6. Retrograde channel selection.
Operators should gain septal channel crossing experience before trying arterialised channels as septal channel rupture rarely causes tamponade. Careful review of angiogram with frame by frame assessment is essential for septal channel selection. Straight septal channels tend to be the easiest ones to cross and therefore straightness of channel should be considered more important than size. If multiple channels are available, 3 or 4 best channels should be selected and tried in order of likelihood of success.
Atrial channels are epicardial channels and rupture will cause tamponade. Familiarity with suction, coils, and other emboli material should be gained before attempting these channels. Size is the most important predictor of safe crossing in arterial channels and therefore the largest channel should be chosen unless it has severe tortuousity.
7. Retrograde wire selection.
Retrograde wiring of CTO requires less penetration power when compared to antegrade wiring as the distal cap is softer. The retrograde channel is often tortuous and therefore the torque control is poorer in the retrograde wire when compared with antegrade wire. The selection of retrograde wire is influenced by the CTO characteristics. In short soft CTOs where single retrograde wire crossing is considered, XT or XTA wire can be used. XT family of wires are also very good when the CTO is very long or when there is ambiguity of vessel course. The XT can be used to wire retrogradely as far as possible and when it is stuck, the XT can be used as a knuckle wire to show us the vessel course.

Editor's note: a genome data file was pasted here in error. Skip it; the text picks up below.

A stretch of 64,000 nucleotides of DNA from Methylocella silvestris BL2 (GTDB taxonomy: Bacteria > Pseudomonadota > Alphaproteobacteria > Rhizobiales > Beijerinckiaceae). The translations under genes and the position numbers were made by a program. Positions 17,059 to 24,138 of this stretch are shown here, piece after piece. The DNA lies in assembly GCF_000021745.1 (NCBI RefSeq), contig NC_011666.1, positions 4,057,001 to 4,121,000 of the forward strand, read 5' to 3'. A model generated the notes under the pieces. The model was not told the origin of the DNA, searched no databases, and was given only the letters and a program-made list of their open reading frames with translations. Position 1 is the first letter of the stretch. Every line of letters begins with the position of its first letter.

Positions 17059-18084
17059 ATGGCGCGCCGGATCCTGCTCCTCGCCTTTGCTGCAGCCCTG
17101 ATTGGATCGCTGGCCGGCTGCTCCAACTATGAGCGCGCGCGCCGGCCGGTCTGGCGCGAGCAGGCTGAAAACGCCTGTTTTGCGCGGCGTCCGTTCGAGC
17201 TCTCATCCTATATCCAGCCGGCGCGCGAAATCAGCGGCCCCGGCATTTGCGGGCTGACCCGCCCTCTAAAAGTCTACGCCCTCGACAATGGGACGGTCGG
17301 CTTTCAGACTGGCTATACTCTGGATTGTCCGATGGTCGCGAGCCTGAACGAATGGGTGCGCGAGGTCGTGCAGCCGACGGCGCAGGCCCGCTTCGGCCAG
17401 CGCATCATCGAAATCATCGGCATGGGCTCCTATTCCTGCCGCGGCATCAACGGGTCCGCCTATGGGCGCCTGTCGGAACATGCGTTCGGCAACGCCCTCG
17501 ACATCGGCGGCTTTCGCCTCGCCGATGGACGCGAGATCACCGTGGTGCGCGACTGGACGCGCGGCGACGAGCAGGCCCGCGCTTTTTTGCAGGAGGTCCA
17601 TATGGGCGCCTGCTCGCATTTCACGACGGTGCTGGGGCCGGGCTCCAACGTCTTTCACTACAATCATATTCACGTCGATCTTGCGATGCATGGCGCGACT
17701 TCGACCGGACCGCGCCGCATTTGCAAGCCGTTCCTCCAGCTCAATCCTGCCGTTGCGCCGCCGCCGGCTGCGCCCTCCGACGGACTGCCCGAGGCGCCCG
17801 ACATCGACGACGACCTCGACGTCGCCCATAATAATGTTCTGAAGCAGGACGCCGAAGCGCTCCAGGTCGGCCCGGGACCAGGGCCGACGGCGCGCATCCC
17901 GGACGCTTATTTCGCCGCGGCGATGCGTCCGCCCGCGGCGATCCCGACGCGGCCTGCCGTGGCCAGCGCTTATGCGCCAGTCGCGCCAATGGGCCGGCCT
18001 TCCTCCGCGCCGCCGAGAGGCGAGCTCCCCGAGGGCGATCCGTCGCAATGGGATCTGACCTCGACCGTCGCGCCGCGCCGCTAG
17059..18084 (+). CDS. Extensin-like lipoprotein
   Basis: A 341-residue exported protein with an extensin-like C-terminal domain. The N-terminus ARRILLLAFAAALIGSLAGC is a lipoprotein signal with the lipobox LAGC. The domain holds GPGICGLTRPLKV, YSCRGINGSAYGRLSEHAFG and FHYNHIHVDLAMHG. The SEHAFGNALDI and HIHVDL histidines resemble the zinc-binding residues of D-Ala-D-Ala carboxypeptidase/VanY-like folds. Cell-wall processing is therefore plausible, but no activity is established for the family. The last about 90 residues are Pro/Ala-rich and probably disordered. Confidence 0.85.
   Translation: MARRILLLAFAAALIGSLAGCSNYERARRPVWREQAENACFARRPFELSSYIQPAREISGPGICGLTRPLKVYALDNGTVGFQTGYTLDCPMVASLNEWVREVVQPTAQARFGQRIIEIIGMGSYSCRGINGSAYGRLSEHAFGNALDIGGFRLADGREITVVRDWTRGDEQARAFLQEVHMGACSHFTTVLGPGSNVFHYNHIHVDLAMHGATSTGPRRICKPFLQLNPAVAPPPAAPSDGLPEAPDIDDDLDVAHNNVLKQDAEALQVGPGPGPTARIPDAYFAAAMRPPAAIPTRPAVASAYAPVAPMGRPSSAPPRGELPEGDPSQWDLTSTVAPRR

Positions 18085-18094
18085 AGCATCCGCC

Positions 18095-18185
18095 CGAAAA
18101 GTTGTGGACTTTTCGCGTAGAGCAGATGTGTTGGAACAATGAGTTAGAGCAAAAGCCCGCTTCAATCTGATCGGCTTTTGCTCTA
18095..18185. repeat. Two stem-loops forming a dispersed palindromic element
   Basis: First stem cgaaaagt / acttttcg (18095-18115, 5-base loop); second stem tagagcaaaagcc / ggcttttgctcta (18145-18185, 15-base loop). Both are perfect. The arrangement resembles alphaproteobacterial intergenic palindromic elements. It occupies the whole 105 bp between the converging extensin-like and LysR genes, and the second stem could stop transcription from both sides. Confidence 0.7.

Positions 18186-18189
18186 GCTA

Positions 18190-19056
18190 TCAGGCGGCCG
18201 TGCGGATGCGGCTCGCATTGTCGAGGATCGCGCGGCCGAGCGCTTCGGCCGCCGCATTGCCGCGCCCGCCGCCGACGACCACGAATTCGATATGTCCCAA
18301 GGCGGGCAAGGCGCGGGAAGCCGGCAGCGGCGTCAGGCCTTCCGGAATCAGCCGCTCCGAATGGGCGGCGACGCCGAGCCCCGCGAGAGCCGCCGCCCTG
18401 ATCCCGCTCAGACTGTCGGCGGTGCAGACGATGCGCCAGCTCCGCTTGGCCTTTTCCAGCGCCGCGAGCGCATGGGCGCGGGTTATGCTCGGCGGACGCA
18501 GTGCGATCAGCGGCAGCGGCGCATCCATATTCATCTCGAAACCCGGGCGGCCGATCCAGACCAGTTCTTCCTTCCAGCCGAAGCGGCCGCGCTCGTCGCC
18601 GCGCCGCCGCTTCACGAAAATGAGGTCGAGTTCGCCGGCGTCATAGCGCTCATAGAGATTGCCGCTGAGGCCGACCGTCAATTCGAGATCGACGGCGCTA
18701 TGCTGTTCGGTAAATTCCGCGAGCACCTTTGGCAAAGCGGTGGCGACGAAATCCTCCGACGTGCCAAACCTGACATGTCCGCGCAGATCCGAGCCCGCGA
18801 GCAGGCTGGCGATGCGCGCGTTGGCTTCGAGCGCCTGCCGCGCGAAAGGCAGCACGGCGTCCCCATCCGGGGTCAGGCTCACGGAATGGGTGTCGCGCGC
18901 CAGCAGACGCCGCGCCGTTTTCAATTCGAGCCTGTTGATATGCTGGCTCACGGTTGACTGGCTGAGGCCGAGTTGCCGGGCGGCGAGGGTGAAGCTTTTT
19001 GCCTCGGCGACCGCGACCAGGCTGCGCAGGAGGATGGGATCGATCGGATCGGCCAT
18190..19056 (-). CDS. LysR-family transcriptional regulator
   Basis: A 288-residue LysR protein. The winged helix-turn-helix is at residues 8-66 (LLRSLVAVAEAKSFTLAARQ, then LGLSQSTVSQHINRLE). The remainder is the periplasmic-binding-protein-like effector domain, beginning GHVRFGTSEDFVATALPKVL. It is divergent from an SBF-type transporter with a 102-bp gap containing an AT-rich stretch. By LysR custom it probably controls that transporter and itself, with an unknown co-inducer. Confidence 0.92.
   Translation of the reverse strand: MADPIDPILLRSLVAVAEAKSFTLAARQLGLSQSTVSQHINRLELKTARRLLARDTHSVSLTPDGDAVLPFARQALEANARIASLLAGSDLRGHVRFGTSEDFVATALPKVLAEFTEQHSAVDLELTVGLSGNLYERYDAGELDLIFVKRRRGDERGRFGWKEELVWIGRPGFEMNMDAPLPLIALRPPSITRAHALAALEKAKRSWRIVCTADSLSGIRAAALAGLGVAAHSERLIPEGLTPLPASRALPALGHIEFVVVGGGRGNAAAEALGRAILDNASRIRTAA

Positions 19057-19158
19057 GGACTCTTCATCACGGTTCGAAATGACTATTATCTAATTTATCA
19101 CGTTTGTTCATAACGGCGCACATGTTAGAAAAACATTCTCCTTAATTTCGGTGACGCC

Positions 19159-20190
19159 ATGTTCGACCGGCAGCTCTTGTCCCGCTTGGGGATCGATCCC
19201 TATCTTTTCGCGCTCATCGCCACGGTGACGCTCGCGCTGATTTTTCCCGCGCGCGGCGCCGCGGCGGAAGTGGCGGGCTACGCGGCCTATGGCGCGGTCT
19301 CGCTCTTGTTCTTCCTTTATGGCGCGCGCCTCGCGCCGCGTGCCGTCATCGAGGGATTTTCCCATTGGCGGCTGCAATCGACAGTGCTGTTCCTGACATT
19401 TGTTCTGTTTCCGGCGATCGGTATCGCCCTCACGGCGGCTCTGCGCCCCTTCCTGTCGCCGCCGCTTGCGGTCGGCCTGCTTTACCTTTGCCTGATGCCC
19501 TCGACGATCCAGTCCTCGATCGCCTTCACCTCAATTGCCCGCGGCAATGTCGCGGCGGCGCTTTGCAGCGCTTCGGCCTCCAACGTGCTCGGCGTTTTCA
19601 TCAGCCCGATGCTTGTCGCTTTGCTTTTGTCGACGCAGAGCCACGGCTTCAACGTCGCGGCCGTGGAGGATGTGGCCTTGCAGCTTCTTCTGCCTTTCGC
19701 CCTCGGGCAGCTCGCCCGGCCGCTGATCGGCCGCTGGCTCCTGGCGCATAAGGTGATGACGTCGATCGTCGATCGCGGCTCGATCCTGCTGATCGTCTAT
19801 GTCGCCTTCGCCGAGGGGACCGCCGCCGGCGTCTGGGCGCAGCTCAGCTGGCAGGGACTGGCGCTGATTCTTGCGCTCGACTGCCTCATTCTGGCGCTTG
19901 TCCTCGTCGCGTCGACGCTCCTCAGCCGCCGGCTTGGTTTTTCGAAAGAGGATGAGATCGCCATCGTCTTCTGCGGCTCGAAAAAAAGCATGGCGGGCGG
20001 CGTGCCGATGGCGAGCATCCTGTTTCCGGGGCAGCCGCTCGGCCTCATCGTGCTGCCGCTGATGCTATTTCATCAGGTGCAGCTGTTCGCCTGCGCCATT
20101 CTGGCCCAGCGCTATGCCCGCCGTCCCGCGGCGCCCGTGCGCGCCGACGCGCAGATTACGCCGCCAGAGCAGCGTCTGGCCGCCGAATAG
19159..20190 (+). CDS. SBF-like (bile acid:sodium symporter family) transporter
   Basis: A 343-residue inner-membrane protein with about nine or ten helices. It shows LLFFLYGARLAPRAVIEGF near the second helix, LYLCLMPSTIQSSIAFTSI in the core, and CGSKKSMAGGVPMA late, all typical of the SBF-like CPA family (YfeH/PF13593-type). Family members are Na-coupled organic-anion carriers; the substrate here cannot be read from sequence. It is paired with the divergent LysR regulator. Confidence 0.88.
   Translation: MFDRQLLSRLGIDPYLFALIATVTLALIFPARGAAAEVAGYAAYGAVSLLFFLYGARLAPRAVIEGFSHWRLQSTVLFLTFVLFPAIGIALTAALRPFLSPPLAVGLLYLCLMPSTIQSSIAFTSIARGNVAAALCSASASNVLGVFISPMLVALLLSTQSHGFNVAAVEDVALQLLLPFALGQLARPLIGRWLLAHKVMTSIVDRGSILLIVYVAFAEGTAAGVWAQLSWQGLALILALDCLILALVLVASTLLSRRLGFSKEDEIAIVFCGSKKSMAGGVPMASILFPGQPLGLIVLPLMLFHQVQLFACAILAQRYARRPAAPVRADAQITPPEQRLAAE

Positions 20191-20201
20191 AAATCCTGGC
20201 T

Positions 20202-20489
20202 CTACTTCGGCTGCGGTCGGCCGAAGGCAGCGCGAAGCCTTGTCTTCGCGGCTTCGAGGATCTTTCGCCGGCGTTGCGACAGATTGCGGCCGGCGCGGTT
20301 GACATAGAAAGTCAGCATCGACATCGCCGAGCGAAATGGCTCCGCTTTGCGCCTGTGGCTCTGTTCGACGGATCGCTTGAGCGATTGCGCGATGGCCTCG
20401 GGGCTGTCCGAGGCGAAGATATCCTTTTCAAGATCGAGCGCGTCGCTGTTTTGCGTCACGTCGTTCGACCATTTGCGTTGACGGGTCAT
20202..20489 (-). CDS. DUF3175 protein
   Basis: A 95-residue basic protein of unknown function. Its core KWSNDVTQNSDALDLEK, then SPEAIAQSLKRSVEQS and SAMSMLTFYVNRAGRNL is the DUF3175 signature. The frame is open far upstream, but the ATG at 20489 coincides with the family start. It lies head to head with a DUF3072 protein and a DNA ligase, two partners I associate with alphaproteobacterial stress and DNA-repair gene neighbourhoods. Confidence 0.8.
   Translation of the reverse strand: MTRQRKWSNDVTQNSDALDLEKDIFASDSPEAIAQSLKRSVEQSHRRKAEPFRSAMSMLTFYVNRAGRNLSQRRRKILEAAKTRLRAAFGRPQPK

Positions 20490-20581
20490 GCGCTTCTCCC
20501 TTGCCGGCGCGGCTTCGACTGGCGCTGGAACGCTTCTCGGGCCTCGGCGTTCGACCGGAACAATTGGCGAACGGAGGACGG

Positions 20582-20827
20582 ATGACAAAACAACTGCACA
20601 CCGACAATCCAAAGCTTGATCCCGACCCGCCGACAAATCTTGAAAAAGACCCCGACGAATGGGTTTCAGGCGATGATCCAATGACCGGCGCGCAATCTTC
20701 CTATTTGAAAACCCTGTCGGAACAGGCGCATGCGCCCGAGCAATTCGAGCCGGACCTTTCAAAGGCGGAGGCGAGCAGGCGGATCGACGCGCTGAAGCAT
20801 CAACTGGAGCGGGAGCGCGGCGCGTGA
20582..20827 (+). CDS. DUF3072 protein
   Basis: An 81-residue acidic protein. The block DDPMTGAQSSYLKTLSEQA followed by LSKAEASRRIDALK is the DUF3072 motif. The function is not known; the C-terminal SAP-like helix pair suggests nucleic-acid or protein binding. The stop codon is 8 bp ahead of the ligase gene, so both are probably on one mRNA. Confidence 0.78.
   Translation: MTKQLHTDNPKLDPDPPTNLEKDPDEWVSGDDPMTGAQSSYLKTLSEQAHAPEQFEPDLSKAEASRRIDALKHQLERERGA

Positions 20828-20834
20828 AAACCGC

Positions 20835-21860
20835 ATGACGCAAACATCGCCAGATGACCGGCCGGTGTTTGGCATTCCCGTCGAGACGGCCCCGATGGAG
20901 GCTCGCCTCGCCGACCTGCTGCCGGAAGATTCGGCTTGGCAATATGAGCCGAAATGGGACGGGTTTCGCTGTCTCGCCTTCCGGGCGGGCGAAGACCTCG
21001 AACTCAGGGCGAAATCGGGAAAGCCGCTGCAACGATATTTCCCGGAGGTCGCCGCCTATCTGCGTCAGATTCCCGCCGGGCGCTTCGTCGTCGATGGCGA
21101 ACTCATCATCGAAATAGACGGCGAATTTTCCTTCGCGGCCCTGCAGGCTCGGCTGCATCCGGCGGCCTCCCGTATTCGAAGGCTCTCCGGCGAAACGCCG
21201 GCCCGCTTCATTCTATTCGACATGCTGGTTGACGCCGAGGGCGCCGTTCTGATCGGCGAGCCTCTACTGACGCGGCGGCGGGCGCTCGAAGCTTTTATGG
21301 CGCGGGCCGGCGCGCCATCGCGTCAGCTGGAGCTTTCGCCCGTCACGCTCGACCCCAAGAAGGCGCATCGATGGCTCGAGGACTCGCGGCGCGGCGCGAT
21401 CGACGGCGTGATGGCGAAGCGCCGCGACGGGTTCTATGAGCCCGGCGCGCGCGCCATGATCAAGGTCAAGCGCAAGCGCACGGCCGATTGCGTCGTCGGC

However, in most CTOs, there is no vessel course ambiguity and the planned approach is direct reverse CART. Therefore, Gaia Second wire is excellent for its torque control and the operator can often direct the retrograde Gaia Second very close to the antegrade wire allowing reverse CART to be completed with a small size balloon (contemporary reverse CART). Higher penetration wires (e.g. Conquest 9,12, Gaia 3rd) should only be used when vessel course is clear. Higher penetration wires are often needed to complete reverse CART (see IVUS guide reverse CART section below). In conclusion, for most cases, wires with good torque control (Gaia wires) should be used with reverse CART, but the exception to this is when the CTO is very short or very long or there is vessel course ambiguity, where XT type wires should be used.